Democrats will make gains in Leg­is­la­ture, but size is un­clear

The News Tribune - - Local - BY LISA BAU­MANN As­so­ci­ated Press

SEAT­TLE

Democrats will pick up seats in the Leg­is­la­ture af­ter Tues­day’s elec­tion. But the ex­act num­ber re­mains un­clear with a hand­ful of races still too close to call.

In the Se­nate, Joe Fain of Auburn, a mem­ber of Se­nate Re­pub­li­can Lead­er­ship run­ning for re­elec­tion un­der the cloud of a rape al­le­ga­tion he de­nies, con­ceded his race Fri­day evening in a Face­book post when the lat­est re­turns showed Demo­cratic chal­lenger Mona Das had ex­tended her lead to 548 votes.

In an­other seat Democrats are hop­ing to flip, Re­pub­li­can Sen. Mark Milos­cia of Fed­eral Way trailed Fri­day by more than 3,500 votes Fri­day to chal­lenger Claire Wil­son in the 30th Dis­trict.

Two other Se­nate con­tests, one for a seat in the 26th Dis­trict va­cated by Re­pub­li­can Sen. Jan An­gell of Port An­ge­les and one for Fern­dale Re­pub­li­can Sen. Doug Erick­sen’s seat, were too close to call Fri­day.

Re­pub­li­can Marty McClen­don was up by 222 votes over Demo­crat Emily Ran­dall, while Erick­sen led Pinky Var­gas by only 72 votes, which could mean a re­count for that race.

“We saw that we could win in dis­tricts where Hil­lary (Clin­ton) won, and we feel good if we end up with three seats,” Alex Bond, po­lit­i­cal direc­tor of the Wash­ing­ton Se­nate Demo­cratic Cam­paign said Fri­day. “I think that’s a strong re­sult that we’re proud of.”

While Democrats hold most statewide of­fices in Wash­ing­ton, the po­lit­i­cal split in the Leg­is­la­ture has been much nar­rower. Be­fore Tues­day’s elec­tion, Democrats had a one-seat ad­van­tage in the Se­nate and a two-seat ad­van­tage in the House.

Party of­fi­cials in the House on Fri­day were pay­ing close at­ten­tion to seven races where Democrats were look­ing to gain seats and had won or were lead­ing in re­cent re­turns.

“I think it’s be­com­ing clearer,” Kevin Carns, ex­ec­u­tive direc­tor for the House Re­pub­li­can Or­ga­ni­za­tional Com­mit­tee said. “It looks like prob­a­bly a net loss of seven seats. When you lose some it’s tough. But given the en­vi­ron­ment, we’re pretty happy with the re­sults.”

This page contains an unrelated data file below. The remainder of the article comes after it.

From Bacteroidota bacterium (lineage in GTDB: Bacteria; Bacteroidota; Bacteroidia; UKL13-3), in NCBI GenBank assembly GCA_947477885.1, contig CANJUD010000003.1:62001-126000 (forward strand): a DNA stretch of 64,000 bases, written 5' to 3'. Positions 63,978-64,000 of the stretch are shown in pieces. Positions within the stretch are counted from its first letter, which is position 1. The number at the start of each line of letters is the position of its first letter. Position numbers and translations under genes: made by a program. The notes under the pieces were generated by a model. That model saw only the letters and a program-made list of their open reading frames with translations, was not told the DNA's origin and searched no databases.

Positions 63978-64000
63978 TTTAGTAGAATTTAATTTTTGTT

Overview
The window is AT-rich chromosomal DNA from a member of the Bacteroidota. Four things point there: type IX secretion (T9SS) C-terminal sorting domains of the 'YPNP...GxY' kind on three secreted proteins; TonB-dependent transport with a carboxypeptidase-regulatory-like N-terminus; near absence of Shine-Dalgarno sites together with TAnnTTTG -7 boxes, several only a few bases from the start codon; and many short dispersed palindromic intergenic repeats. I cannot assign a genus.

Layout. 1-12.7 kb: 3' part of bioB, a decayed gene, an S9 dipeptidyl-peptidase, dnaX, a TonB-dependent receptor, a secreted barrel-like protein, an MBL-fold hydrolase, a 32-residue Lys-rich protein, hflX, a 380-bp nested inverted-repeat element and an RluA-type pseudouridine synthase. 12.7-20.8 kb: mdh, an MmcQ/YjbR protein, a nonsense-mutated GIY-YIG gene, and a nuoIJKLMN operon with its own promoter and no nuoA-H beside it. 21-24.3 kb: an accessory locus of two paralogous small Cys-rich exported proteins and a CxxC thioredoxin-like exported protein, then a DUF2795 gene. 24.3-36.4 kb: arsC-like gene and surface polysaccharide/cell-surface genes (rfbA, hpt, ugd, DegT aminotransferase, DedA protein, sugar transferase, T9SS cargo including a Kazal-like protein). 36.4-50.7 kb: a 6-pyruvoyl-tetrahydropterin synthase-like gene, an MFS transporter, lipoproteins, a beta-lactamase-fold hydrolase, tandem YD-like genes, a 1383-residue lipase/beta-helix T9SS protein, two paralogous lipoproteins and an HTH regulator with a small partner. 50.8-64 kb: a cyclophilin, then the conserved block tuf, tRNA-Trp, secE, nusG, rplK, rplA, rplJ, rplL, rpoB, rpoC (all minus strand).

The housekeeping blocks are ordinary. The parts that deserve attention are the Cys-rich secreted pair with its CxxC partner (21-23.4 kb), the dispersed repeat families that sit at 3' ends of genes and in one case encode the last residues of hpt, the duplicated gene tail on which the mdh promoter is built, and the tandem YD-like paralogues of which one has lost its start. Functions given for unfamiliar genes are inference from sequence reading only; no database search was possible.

In one of those con­tests, Demo­crat Jared M. Mead was de­clared the win­ner Fri­day by The As­so­ci­ated Press in Dis­trict 44 over Re­pub­li­can Rep. Mark Harmsworth of Mill

Creek.

In an­other Demo­cratic seat pick-up, Demo­cratic chal­lenger De­bra En­ten­man beat Rep. Mark Har­grove of Cov­ing­ton in Dis­trict 47.

And in the 5th Dis­trict around Is­saquah, Re­pub­li­can Rep. Paul Graves lost to Demo­cratic chal­lenger Lisa Cal­lan. Re­sults in that dis­trict by Fri­day also showed Demo­crat Bill Ramos had beaten Re­pub­li­can Chad Ma­gen­danz.

Sev­eral other races re­mained too close to call Fri­day night.

Demo­cratic Rep. Joe Fitzgib­bon, head of the House Demo­cratic Cam­paign Com­mit­tee, said Fri­day that although Democrats per­formed even bet­ter in the pri­mary elec­tions, it was never likely they were go­ing to win ev­ery seat.

“It’s the first time in 12 years we’ve picked up any seats and we think we’ll have much more abil­ity to pass our agenda through the House,” Fitzgib­bon said.

Newspapers in English

Newspapers from USA

© PressReader. All rights reserved.